- Non-keratinized stratified squamous epithelium is an epithelium with hydrated cells by salivary or mucus gland mucus rather than a significant amount of keratin deposits.
- The bulk of the surface layer’s cells retain their nuclei and continue to conduct their metabolic functions.
- It is common to see non-keratinized stratified squamous epithelium in areas that need moisture management or are susceptible to dryness because it has fewer keratin deposits.
- The amount of keratin in this epithelium differs with the maturity of the tissue layer and also with the level of mechanical stress it has received.
- A few of the cells in this epithelium also produce minute amounts of mucus as well as various lubricants to keep the surface from drying up.
Functions of the stratified squamous epithelium
The main and most crucial role of the stratified squamous epithelium is protection.
- The stratified squamous epithelium shields the body against radiation, chemical abrasions, and mechanical stress.
- The skin’s keratinized epithelium shields the body from dangerous radiation and keeps interior organs and tissues from being exposed to it.
- In a similar manner, it also stops internal organ damage from any physical discomfort and heat-related water loss.
- This epithelium replaces the outer layer when it is injured, boosting stress and invasion resistance.
- Given that the surface is kept continuously moist, the non-keratinized stratified squamous epithelium resists the entrance of foreign intruders.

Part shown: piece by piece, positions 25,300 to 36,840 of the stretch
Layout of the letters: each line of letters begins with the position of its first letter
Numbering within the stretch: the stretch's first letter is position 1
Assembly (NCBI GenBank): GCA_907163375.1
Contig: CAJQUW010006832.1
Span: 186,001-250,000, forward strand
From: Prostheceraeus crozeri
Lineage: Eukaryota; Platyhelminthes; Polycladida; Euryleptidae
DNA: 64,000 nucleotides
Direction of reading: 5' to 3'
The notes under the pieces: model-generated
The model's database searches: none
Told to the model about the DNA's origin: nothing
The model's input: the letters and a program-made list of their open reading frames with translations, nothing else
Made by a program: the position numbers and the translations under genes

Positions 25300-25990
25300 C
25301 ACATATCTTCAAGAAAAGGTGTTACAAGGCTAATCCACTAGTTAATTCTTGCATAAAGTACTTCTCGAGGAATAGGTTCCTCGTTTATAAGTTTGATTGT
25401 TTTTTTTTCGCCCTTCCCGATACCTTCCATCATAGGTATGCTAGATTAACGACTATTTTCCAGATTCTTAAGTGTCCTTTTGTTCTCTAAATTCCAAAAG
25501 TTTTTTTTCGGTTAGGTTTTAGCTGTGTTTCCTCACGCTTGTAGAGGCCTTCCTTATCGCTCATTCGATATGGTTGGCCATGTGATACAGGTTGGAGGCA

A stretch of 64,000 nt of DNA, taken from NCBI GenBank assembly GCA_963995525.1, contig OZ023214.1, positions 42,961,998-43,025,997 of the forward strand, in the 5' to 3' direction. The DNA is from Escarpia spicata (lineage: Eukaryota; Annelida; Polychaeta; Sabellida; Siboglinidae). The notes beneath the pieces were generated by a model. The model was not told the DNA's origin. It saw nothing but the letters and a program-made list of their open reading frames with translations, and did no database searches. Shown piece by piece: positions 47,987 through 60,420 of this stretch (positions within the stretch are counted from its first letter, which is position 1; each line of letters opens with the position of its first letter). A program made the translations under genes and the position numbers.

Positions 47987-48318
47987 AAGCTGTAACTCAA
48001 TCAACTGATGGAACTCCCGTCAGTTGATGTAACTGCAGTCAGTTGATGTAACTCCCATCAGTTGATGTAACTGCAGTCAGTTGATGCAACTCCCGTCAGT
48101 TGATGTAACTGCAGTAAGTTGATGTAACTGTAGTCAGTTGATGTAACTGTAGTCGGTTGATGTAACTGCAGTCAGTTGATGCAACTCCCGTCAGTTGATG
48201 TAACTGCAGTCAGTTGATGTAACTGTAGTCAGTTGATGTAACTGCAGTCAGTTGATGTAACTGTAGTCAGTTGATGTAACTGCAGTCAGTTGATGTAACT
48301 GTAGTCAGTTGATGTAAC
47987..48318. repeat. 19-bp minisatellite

- As the first layer of protection against any physical harm or microbial invasion, both forms of stratified squamous epithelium, play a crucial role.
- 2. Secretion
- The non-keratinized stratified squamous epithelium is composed of cells that release some mucus to keep the surface wet, as was already stated.
- The mucus contributes to preserving the pH balance of the environment, just as the vaginal epithelium does.
- Additionally, it functions as a lubricant in the buccal cavity, an area that is regularly prone to friction.
Location and Examples of Stratified squamous epithelium
- The area that is continually stressed and exposed to the outside environment, much like the top layer of skin, is lined with keratinized epithelium.
- Additionally, it creates the epidermis of the foot and hand soles.
- Interior surfaces as well as spaces that are subject to physical wear and tear from friction are lined by non-keratinized epithelium.
- The tongue’s surface, the mouth’s hard upper palate, the oesophagus, and the anus are all lined by stratified squamous epithelium in the digestive system.
- The vagina, cervix, and labia majora are examples of female reproductive organs where it may also be present.
- Additionally, the upper respiratory tract, which might also come into contact with foodstuffs, is lined with stratified epithelium.
- The stratified epithelium protects the cornea, which safeguards the delicate structures found within the eye.
- In the urinary system, the urethra’s epidermis is likewise composed of stratified squamous epithelium.
References and Sources
- Mescher AL (2016). Basic Histology. Fourteenth Edition. McGraw-Hill Education.
- Tortora GJ and Derrickson B (2017). Principles of Physiology and Anatomy. Fifteenth Edition. John Wiley & Sons, Inc.
- Waugh A and Grant A. (2004) Anatomy and Physiology. Ninth Edition. Churchill Livingstone.